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design education and visual communication
authored by chris m hughes

AI ->Canvas

Wednesday, 21 December 2011

As HTML5 support broadens out across the various browsers and devices, its becoming clear that it can do almost anything, including some stuff that designers could only have dreamed about not too long ago.

One great example is AI->Canvas, an Adobe Illustrator plug-in (from Microsoft’s MIX Online) that can export vectors as HTML5 to render as SVG static and animated images in a webpage.

Before you blink and rub your eyes, here's a different way of saying the same thing - you can create illustrator artwork and export it directly into a webpage. And if the vector features complex artwork like Gaussian blur, drop shadow and so on, the plugin rasterises that part of the work.

Ai->Canvas is able to export complex shapes, fill styles, line styles, gradients, transparency, native text, bitmaps, pattern fills, symbols, drop shadows, and more.

It supports rotation, scaling, fading, opacity and keyframe movement along a path. For more advanced useage, triggers can be added that start one animation when another animation completes. Sounds a lot like Flash, doesn't it?

This is all possible because of HTML5's rather amazing canvas tag, which allows for dynamic, scriptable rendering of 2D shapes and bitmap images.

Check out more on the AI-Canvas site, and download the plugin (oh did I mention its free).

Moving into the future with Dynamic Branding

Monday, 5 December 2011

The famous blurred Tate logo, designed by Wolff Olins, regularly appears in lists of the 'greatest logos of all time', but in a precursor to the way brands are developing, Design Week reports that the Tate is about to launch a new moving image brand identity.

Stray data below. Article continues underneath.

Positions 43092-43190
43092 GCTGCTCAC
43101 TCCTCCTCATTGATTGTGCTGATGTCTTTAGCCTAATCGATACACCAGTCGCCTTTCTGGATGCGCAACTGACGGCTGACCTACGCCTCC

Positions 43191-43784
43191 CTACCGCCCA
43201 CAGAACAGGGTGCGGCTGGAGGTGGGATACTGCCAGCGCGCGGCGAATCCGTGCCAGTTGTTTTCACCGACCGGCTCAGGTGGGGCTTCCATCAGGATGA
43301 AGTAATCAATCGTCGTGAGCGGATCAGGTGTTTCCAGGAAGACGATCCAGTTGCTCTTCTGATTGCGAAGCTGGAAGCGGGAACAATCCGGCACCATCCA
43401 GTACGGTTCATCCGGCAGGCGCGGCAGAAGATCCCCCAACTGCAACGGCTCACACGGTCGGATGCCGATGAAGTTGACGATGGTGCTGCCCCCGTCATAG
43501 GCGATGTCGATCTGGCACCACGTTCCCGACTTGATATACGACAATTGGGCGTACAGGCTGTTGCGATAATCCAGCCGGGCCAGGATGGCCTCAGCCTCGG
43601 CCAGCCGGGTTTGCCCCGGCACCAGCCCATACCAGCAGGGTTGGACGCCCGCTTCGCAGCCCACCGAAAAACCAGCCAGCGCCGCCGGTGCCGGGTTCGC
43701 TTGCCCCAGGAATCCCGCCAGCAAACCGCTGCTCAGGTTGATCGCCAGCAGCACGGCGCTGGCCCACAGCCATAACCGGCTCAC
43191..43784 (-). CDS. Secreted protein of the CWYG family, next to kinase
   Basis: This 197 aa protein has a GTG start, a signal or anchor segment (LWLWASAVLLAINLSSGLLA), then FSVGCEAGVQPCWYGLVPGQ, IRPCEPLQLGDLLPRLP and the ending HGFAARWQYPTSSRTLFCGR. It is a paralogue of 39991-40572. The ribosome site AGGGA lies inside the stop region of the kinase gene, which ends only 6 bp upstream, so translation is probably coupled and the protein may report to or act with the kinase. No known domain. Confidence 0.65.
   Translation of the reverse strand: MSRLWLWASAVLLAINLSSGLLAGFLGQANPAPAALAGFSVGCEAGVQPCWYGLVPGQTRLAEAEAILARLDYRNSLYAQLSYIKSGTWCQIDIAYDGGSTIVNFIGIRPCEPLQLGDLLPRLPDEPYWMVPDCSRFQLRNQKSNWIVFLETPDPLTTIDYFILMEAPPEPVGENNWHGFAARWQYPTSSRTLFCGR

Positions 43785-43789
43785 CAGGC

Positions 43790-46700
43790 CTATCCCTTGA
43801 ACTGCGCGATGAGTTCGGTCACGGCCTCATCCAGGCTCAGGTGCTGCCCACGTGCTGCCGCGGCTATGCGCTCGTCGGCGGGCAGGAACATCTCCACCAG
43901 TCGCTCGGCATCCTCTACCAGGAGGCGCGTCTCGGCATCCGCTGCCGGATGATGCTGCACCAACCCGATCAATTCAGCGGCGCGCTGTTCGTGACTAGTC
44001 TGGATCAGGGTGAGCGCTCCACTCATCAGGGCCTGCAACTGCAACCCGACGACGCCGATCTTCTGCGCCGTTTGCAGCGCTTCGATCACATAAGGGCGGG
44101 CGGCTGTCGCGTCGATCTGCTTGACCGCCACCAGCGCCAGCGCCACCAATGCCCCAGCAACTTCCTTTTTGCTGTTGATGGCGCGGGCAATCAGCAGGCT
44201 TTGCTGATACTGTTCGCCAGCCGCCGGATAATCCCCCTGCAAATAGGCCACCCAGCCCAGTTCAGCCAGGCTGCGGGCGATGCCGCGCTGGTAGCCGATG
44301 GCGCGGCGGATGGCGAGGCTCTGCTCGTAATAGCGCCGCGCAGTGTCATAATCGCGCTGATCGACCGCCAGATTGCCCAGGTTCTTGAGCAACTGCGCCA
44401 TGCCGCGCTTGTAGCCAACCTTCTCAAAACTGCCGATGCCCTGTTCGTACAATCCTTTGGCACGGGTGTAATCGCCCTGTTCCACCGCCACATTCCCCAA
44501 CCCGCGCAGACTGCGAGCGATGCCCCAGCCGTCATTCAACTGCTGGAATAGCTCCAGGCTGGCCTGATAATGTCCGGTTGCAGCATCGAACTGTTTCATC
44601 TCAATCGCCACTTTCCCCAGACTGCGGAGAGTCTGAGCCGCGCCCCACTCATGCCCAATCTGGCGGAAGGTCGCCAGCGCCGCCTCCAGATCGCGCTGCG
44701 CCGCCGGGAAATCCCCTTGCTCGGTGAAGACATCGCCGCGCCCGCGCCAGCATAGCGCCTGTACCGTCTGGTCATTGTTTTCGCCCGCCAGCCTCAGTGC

Double G Studios, the London-based animation and video supremos, developed the moving image logo to reflect the Tate's continued support of film and tv arts coverage on its own Tate Channel. A video of the result isn't currently available, but there are a few stills of it -



To some extent TV has pioneered this already, with BBC, Channel 4 and Sky in particular flirting with dynamic branding, where the corporate identities ardynamic and only ever partially in complete view. So its only a matter of time before the bigger brands and organisations unrelated to broadcasting decide to go down this route. It just takes a few early adopters to start the ball rolling.

The trouble is that this sort of re-branding won't come cheap. You can't just fiddle with an established corporate identity and just animate it. Dynamic branding will mean devising and creating a whole new visual concept across all forms of media. Clients will be taking a risk, so they will be looking for cohesion and clarity as well as stunning ideas. A recent example is the re-branding of Swisscom, and here is a great video clip of the design process that produced one of the first truly dynamic brand identities -



There is plenty more to look at and read about this ground-breaking project at Moving Brands Agency website.

Does this mean the end of the static logo? Probably not, but it does mean a great deal of new opportunities for graphic and digital designers, and whatever happens, eventually we can count on the new retro look - the simple, static, black and white logo - and we'll almost be back where we started.